After beating Northern Ireland's Crusaders in their opening tie, they have since demolished Pyunik Yerevan - each of the 48 Wolves fans who made the 6,000-mile midweek round trip to Armenia's capital received a letter from captain Conor Coady - before being paired with Torino for a place in the group stage.

But the club's first European campaign in almost four decades has not been without the odd hiccup - despite five wins out of five.

Spanish winger Adama Traore arrived at the airport for the flight to Armenia without his passport and missed the first leg. It mattered little as Wolves triumphed 4-0 on their way to an 8-0 aggregate win.

One fan, die-hard supporter Steve Bishop, was only able to see the last 18 minutes of the match in Armenia after his flight was delayed.

But the novelty for the fans - and the potential the tournament offers for such an upwardly-mobile club - means the mood is one of positivity around Molineux.

"We want to embrace the Europa League and compete in all the competitions we are in," said Nuno.

Can Wolves cope with the increased workload?

Wolves do not have squad depth such as that boasted by Premier League rivals Arsenal and Manchester United, who are appearing in the group stage.

Nuno started just 18 players on the way to finishing seventh in the Premier League last season and half of them - Ryan Bennett, Willy Boly, Coady, Matt Doherty, Jimenez, Jonny, Joao Moutinho, Ruben Neves and Rui Patricio - started 30 games or more.

This season they are operating with a 21-man squad - something lifelong Wolves fan Steve Burt believes will be an advantage rather than a hindrance.

"Obviously being a small squad means we are a tight-knit squad and we don't have players sitting on the sidelines not getting games, starting to spread bad feeling among the squad," said Burt.

"The medical and sports science teams are absolutely superb and that is helping us to avoid injuries because we go about our training in the right way.

"There was a fantastic television documentary about Wolves' tour to China in the summer and how they analyse the sweat each player loses, so when they are coming off the field every player has their own individual diet or drink to replenish.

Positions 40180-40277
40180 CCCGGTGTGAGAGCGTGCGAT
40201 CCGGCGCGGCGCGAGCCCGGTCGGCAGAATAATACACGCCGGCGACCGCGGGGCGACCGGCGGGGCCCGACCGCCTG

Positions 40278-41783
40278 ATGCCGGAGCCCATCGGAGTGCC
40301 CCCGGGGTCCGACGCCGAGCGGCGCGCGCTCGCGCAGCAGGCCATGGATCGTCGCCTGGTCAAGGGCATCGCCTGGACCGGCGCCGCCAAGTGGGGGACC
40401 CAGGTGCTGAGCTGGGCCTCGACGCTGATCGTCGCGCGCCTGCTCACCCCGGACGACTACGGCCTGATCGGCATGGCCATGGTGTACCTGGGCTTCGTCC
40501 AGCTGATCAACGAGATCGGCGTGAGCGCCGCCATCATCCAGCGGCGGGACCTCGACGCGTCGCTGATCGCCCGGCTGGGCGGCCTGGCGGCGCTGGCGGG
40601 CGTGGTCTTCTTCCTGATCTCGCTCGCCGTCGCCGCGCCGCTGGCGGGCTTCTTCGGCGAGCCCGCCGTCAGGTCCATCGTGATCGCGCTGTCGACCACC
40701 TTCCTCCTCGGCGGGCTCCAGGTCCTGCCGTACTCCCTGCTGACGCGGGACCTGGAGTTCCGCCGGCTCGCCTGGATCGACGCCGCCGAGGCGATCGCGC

"It really is down to the finest detail. Nuno's DNA runs throughout the club."

One factor likely to help them is the fact their squad is sprinkled with players with European experience: Patricio, Boly, Jonny, Moutinho, Neves, Leander Dendoncker, Jimenez and Diogo Jota have all played in continental competitions previously.

The same could not be said for Burnley this time last year...

Burnley flourishing without European distraction

Claiming seventh spot and a shot at the Europa League qualifiers turned out to be a mixed blessing for the Clarets last season.

The play-off exit meant their first European adventure in half a century was over by the end of August.

Striker Peter Crouch, who joined them in January, remembers players chatting about the experience of playing in the Europa League.

"They said the start that Burnley had was not something they were used to and their form was was definitely down to the Europa League," Crouch told BBC Sport.

"Sean Dyche does not like to change his starting XI around much, whether that is the Premier League or Europe, so that is a lot for the players to take on. It was a bit of a shock to some and definitely hindered the start to their season.

"You can make excuses about Europe but seeing Wolves against Burnley, they looked a little flatter having played Monday and Thursday nights.

"It will prove difficult and for some reason it is very hard to replicate form in the Europa League and Premier League."

With no European distractions to worry about this time around, Burnley have made a solid start and have four points from three games - last season it took them six games to reach that tally.

"We're looking a different animal to last season, which is important at this early stage," said Dyche.